In fact, those days you didn’t even need diverse taste in show choice to obtain each value mentioned above. Each show’s vault had an episode dedicated to each value.
For example: the episode of Saved by the Bell when Jessie takes pills to stay awake and study vs. the episode of Fresh Prince when Will takes pills to stay awake and study. Same premise, different show. Same value: don’t do drugs.
Parents had it made! They didn’t need to do anything, the TV had it covered. All you needed to be a fit parent was enough money to afford the monthly cable bill. If you couldn’t afford a TV you were shit out of luck and had to revert to the old fashioned parenting method of raising the children yourselves. And let’s be honest, anytime you decide to raise the children yourselves, you’re asking for trouble.
If you were lucky, maybe Junior had a cool teacher from school with a well-rounded outlook, a brief history of LCD experimentation, and a block of spare time.
Did I mention I watched a lot of TV?
The evolution of the television, followed by the cable television, followed by the color-cable television, followed by the flat screen television created tension among generational gaps when it came to the subject of parenting style.
Grand-parents of the Silent Generation passively resented the parenting styles of the Baby Boomer Generation, worrying the kids of Generation X and Y would grow up soft or not equipped to handle life’s everyday problems. Because from the looks of it, all they do is stay inside, watch pointless TV, and play pointless video games. And “that’s not what we did and is obviously the wrong approach!”
The result of this mindset is a theory I invented called The Missing-Thing Theory. Here, whenever a modern day societal issue raises its head and angry groups of people are starving for someone or something to put the blame on, they’ll take 5 seconds to think about it and form the following hypothesis:
People: “Why are awful things happening?”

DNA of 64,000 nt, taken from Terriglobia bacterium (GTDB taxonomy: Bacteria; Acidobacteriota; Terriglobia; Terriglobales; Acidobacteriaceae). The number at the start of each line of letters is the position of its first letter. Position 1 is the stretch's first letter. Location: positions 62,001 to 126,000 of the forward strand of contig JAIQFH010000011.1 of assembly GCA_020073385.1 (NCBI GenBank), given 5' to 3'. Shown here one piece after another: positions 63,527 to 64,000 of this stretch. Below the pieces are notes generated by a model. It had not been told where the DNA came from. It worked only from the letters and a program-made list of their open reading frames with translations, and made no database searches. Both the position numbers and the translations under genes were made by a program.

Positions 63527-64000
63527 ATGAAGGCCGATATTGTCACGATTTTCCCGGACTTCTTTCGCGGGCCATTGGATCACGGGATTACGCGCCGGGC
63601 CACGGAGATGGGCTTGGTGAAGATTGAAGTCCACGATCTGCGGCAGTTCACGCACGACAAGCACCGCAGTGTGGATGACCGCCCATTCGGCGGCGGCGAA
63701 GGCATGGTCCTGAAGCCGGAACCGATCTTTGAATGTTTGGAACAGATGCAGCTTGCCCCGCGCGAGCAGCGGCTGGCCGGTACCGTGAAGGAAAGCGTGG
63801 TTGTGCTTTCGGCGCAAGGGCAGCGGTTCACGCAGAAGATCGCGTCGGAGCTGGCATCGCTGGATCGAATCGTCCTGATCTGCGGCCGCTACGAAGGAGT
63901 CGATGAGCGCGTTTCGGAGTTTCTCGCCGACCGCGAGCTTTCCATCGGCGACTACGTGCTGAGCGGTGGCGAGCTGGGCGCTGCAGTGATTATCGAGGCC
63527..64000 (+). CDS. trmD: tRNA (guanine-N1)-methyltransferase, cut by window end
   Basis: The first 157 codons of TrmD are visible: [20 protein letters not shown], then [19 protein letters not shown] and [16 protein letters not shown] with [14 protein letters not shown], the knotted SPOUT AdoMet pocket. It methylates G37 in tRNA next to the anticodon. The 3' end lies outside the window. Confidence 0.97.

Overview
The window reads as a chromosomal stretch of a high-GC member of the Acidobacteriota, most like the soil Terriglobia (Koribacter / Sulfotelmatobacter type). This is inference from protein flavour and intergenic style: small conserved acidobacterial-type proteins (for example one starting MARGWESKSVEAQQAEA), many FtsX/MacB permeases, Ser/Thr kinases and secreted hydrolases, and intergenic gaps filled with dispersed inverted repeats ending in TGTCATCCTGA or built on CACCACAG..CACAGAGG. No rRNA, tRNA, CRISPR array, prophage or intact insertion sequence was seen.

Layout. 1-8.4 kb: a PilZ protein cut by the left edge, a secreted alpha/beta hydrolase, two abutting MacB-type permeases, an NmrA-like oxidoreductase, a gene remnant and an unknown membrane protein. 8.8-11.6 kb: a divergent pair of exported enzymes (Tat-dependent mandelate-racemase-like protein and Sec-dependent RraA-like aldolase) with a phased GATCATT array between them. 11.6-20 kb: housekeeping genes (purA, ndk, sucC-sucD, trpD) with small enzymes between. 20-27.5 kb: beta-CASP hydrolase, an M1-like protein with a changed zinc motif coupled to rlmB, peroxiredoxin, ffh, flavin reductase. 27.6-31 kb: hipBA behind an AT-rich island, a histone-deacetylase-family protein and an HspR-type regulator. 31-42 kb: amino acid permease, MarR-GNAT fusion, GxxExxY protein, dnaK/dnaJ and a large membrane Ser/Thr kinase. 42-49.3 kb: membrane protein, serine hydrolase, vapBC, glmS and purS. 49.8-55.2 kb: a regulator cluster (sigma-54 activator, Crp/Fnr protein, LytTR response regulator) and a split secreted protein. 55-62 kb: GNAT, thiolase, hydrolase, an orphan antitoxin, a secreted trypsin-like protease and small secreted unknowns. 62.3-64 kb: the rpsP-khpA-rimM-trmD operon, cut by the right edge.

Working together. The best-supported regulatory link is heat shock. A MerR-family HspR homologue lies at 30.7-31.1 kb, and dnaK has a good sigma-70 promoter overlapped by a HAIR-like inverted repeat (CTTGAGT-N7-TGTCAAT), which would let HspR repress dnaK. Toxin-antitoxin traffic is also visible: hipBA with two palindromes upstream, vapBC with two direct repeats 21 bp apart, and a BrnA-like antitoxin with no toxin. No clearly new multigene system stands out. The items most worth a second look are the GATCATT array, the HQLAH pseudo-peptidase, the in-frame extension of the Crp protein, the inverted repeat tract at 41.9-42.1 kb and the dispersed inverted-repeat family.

Person A: “Because people today are more fucked up than they used to be!”
People: “Why is that?”
Person A: “People today are different! Ugh.”
People: “What’s different about them?”
Person A (briefly reflecting on their own individual experience): What is the most obvious missing-thing between my personal upbringing which resulted in me growing up just fine and living a normal life, and the upbringing of millions of other people, today? Well, I tell you one thing, when I was growing up we didn’t have all these video games and TV shows brainwashing us. We played outside in the rocks.
Person A: “It’s the TV shows and video games fault!”
The TV shows and video games are the “missing-things” according to Person A.
Missing-Things, by the definition I wrote for it just now, are tangible factors one generation of people can easily conclude was not present throughout the majority of their life’s experience, however, a newer generation has always had, accepts, and can’t imagine life without.
Quick, name an example of a missing thing from Generation Z.
You’re probably holding it in your hand right now.
Missing-Things are easy targets when horrible events happen and millions of people who share the same point of view direct their anger at a lazy solution to a complex problem.